References of "Meyer, G"
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See detailBovine herpesvirus 5 infection
Meyer, G.; Thiry, Julien ULg; Thiry, Etienne ULg

in Lefèvre, P. C.; Blancou, J.; Chermette, R. (Eds.) et al Infectious and Parasitic Diseases of Livestock (2010)

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See detailIBR and BVD control : the key to successful herd management
Makoschey, B.; Franken, P.; Mars, J. M. H. et al

in Berliner und Munchener Tierarztliche Wochenschrift (2010), 123

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See detailEmbryo transfer as a tool for experimental reproduction of ovine herds.
Rizzo, H.; François, D.; Fassier, T. et al

in Ciência Animal Brasileira (2009), Suppl 1

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See detailBluetongue control in Europe - New challenges and achievements
Makoschey, B.; MacLachlan, J.; Van Wuijckhuise, L. et al

in Berliner und Munchener Tierarztliche Wochenschrift (2009), 122

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See detailVaccination of calves using the BRSV nucleocapsid protein in a DNA prime-protein boost strategy stimulates cell-mediated immunity and protects the lungs against BRSV replication and pathology.
Letellier, Carine; Boxus, Mathieu ULg; Rosar, Laurent et al

in Vaccine (2008), 26(37), 4840-8

Respiratory syncytial virus (RSV) is a major cause of respiratory disease in both cattle and young children. Despite the development of vaccines against bovine (B)RSV, incomplete protection and ... [more ▼]

Respiratory syncytial virus (RSV) is a major cause of respiratory disease in both cattle and young children. Despite the development of vaccines against bovine (B)RSV, incomplete protection and exacerbation of subsequent RSV disease have occurred. In order to circumvent these problems, calves were vaccinated with the nucleocapsid protein, known to be a major target of CD8(+) T cells in cattle. This was performed according to a DNA prime-protein boost strategy. The results showed that DNA vaccination primed a specific T-cell-mediated response, as indicated by both a lymphoproliferative response and IFN-gamma production. These responses were enhanced after protein boost. After challenge, mock-vaccinated calves displayed gross pneumonic lesions and viral replication in the lungs. In contrast, calves vaccinated by successive administrations of plasmid DNA and protein exhibited protection against the development of pneumonic lesions and the viral replication in the BAL fluids and the lungs. The protection correlated to the cell-mediated immunity and not to the antibody response. [less ▲]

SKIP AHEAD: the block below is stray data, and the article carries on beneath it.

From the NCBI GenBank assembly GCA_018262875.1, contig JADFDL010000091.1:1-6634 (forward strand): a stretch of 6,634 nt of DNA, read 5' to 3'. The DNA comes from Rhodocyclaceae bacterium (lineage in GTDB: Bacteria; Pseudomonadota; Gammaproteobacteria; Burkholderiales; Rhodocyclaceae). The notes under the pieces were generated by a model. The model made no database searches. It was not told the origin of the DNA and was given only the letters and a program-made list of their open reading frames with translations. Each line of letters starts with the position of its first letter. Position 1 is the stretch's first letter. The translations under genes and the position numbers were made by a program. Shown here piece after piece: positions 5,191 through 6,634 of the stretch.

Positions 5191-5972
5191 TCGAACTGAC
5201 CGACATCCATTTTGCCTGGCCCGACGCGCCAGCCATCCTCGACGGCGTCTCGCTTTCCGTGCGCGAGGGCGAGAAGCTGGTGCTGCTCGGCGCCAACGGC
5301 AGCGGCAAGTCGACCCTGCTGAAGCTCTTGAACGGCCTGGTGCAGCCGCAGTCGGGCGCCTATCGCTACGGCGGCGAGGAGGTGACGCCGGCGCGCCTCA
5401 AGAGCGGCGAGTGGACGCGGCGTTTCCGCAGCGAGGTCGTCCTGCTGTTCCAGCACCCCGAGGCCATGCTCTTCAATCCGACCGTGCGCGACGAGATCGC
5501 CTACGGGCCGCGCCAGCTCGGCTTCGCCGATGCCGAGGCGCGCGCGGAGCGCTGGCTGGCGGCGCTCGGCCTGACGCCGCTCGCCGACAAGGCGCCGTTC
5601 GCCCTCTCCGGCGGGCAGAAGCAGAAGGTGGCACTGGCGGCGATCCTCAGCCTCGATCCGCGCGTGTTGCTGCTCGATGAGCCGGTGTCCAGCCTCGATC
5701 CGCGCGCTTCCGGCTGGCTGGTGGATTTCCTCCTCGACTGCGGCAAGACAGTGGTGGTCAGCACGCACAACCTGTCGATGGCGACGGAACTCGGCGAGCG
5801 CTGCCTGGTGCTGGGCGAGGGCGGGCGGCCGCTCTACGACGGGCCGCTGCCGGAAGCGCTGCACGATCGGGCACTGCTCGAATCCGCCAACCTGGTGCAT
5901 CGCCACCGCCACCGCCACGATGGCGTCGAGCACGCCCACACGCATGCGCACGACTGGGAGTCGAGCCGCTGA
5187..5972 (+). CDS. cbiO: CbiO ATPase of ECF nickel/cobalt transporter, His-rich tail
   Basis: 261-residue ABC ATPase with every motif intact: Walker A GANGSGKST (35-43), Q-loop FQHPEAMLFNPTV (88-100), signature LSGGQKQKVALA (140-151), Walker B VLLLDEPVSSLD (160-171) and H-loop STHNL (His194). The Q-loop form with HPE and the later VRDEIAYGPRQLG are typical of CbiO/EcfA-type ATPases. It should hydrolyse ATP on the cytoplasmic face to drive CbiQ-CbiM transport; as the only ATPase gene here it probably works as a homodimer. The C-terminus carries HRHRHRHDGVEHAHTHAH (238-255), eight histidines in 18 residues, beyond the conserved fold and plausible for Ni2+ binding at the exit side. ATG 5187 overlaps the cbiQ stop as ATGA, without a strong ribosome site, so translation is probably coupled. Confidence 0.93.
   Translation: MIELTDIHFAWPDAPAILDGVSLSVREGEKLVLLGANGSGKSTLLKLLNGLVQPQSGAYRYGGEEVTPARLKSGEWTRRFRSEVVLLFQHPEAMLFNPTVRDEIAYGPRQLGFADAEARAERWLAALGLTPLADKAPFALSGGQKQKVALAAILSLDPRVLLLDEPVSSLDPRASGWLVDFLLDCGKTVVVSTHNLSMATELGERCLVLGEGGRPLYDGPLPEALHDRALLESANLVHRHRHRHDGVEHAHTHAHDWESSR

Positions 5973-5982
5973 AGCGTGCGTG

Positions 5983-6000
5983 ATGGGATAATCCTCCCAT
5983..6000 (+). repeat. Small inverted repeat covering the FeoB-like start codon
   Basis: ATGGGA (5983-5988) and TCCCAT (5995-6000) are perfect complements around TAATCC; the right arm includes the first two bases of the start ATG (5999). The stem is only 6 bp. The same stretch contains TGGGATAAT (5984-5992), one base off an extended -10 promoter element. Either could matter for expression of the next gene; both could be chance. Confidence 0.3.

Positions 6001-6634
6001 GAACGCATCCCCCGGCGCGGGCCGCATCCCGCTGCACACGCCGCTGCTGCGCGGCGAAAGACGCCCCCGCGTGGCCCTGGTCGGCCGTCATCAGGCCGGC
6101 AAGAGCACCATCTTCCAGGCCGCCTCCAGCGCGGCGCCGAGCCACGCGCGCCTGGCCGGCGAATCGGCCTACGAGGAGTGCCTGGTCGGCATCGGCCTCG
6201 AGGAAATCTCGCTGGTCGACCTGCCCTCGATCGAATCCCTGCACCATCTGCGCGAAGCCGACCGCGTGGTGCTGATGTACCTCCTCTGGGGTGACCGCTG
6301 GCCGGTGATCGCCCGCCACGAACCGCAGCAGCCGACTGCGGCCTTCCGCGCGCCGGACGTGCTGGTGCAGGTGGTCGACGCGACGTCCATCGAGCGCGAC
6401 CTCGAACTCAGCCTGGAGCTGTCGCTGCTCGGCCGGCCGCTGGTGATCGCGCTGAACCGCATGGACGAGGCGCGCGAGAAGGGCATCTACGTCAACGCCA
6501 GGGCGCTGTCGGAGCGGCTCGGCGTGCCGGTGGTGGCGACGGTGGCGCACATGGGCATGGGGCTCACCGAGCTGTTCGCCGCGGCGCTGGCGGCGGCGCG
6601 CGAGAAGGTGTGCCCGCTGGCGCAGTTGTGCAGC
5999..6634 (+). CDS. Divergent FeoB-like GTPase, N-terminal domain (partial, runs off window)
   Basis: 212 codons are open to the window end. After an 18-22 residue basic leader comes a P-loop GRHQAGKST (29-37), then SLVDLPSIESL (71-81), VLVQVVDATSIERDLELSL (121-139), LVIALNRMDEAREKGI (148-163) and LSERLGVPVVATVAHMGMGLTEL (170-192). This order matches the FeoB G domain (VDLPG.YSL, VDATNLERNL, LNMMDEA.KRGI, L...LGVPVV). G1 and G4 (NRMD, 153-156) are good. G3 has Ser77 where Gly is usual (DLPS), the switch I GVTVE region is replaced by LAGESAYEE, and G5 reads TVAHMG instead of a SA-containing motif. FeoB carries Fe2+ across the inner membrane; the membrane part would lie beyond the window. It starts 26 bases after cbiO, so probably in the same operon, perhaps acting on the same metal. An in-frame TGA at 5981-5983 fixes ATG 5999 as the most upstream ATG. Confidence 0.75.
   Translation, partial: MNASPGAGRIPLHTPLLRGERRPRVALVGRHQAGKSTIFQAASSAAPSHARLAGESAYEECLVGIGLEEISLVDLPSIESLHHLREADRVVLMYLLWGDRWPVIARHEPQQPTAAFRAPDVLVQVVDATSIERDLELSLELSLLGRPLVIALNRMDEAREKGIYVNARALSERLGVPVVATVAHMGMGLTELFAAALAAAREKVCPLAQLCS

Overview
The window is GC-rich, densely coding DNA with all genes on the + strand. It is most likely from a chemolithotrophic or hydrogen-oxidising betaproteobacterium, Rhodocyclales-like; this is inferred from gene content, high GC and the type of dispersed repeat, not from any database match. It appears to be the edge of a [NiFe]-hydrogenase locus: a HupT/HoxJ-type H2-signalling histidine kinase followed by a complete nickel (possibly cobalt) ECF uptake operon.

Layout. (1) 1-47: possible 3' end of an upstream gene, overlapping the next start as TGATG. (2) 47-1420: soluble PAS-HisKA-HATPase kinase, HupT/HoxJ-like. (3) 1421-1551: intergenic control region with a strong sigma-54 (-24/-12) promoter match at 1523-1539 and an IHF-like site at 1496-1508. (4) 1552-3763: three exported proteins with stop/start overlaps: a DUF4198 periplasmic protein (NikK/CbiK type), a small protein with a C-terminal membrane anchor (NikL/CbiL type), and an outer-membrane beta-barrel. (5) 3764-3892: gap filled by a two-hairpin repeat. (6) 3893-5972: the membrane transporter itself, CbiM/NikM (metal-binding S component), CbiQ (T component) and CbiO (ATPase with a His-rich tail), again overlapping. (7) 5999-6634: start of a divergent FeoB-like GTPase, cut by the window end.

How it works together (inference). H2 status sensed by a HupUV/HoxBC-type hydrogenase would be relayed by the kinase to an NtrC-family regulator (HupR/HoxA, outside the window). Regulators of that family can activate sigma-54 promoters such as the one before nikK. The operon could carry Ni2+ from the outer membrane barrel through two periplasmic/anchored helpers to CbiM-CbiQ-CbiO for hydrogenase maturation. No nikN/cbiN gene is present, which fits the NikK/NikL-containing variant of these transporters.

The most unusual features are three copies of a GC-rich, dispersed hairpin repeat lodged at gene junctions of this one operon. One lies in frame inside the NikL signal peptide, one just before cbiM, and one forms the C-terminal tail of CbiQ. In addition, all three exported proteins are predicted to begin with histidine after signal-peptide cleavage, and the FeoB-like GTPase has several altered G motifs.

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See detailConcepts in the prevention of bovine respiratory disease.
Makoschey, B.; Lekeux, Pierre ULg; Lacroux, C. et al

in Berliner und Munchener Tierarztliche Wochenschrift (2008), 121(11-12), 446-449

The bovine respiratory disease (BRD) complex requires further research both, to fully understand the disease from the different perspectives as well as to develop new tools and strategies for vaccination ... [more ▼]

The bovine respiratory disease (BRD) complex requires further research both, to fully understand the disease from the different perspectives as well as to develop new tools and strategies for vaccination and treatment was the conclusion at a recent BRD symposium in Rome, Italy. A group of scientist across Europe followed the invitation of Prof. E. Thiry (University of Liège, Belgium) to convene for a 2 days workshop type symposium sponsored by Intervet/Schering-Plough Animal Health (Fig. 1 – group picture) [less ▲]

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See detailBovine Herpesvirus Type 1 Glycoprotein H Is Essential for Penetration and Propagation in Cell Culture
Meyer, G.; Hanon, E.; Georlette, D. et al

in Journal of General Virology (The) (1998), 79((Pt 8)), 1983-7

Bovine herpesvirus type 1 (BHV-1) glycoprotein H (gH) is a structural component of the virion which forms a complex with glycoprotein gL. To study the role of BHV-1 gH in the virus infectious cycle, a gH ... [more ▼]

Bovine herpesvirus type 1 (BHV-1) glycoprotein H (gH) is a structural component of the virion which forms a complex with glycoprotein gL. To study the role of BHV-1 gH in the virus infectious cycle, a gH null mutant was constructed in which the gH coding sequences were deleted and replaced by the Escherichia coli lacZ cassette. The BHV-1 gH null mutant was propagated in trans-complementing MDBK cells, stably transfected with plasmid pMEP4 containing the BHV-1 gH gene under the control of the inducible mouse metallothionein promoter. Experiments with the BHV-1 gH null mutant showed that gH is essential in the infectious cycle of the virus and is specifically involved in virus entry and cell-to-cell spread. The lack of infectivity of virions devoid of gH is not due to a defect in attachment. Moreover, PEG-induced fusion of virions to target cells provides evidence that BHV-1 gH is required for virion penetration. [less ▲]

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